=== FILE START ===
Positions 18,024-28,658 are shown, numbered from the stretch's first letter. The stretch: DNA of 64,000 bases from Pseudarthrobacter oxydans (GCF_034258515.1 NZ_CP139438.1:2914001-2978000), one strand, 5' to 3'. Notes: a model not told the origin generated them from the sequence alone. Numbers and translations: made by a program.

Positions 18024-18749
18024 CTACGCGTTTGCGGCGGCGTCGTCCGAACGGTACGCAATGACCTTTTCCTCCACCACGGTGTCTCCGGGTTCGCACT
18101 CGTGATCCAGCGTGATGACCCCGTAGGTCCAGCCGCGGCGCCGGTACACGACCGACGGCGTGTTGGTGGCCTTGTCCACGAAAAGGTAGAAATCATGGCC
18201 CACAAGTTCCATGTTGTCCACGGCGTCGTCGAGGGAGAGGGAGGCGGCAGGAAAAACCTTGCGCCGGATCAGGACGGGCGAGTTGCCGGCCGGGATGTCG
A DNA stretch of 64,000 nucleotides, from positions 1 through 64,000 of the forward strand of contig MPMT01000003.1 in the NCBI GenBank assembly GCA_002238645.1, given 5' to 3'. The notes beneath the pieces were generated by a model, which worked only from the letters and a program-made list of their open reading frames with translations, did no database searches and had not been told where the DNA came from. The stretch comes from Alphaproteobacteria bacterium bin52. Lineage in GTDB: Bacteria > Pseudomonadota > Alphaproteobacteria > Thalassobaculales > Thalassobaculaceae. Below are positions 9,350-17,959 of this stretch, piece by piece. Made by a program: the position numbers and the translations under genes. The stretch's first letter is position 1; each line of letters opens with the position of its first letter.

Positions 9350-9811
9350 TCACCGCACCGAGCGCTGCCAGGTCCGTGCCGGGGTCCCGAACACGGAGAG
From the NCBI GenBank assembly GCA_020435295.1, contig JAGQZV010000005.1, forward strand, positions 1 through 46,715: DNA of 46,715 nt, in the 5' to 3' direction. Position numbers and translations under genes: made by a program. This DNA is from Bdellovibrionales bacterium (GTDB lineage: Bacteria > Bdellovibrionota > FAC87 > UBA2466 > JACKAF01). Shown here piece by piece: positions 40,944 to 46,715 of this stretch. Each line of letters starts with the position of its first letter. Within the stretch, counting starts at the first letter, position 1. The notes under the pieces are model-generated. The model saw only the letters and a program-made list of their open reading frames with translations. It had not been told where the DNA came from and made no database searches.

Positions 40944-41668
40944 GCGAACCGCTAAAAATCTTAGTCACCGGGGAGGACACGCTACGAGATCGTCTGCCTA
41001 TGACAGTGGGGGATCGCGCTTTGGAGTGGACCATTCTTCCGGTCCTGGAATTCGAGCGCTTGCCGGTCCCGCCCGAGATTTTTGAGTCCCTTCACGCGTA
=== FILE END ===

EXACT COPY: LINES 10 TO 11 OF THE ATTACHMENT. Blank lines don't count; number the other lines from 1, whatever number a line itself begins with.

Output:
Positions 40944-41668
40944 GCGAACCGCTAAAAATCTTAGTCACCGGGGAGGACACGCTACGAGATCGTCTGCCTA